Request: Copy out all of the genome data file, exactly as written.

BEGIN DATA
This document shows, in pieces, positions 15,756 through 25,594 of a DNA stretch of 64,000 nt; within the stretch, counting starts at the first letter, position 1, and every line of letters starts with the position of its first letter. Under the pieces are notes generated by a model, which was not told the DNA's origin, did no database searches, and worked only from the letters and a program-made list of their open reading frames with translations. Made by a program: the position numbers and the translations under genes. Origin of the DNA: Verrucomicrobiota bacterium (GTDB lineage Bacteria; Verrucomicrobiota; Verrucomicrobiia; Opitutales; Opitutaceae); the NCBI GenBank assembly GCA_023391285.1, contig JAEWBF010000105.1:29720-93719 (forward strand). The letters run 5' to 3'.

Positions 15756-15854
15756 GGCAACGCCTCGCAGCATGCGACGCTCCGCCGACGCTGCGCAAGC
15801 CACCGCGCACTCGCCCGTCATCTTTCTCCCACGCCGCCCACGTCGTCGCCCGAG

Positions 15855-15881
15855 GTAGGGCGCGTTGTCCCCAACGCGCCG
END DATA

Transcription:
This document shows, in pieces, positions 15,756 through 25,594 of a DNA stretch of 64,000 nt; within the stretch, counting starts at the first letter, position 1, and every line of letters starts with the position of its first letter. Under the pieces are notes generated by a model, which was not told the DNA's origin, did no database searches, and worked only from the letters and a program-made list of their open reading frames with translations. Made by a program: the position numbers and the translations under genes. Origin of the DNA: Verrucomicrobiota bacterium (GTDB lineage Bacteria; Verrucomicrobiota; Verrucomicrobiia; Opitutales; Opitutaceae); the NCBI GenBank assembly GCA_023391285.1, contig JAEWBF010000105.1:29720-93719 (forward strand). The letters run 5' to 3'.

Positions 15756-15854
15756 GGCAACGCCTCGCAGCATGCGACGCTCCGCCGACGCTGCGCAAGC
15801 CACCGCGCACTCGCCCGTCATCTTTCTCCCACGCCGCCCACGTCGTCGCCCGAG

Positions 15855-15881
15855 GTAGGGCGCGTTGTCCCCAACGCGCCG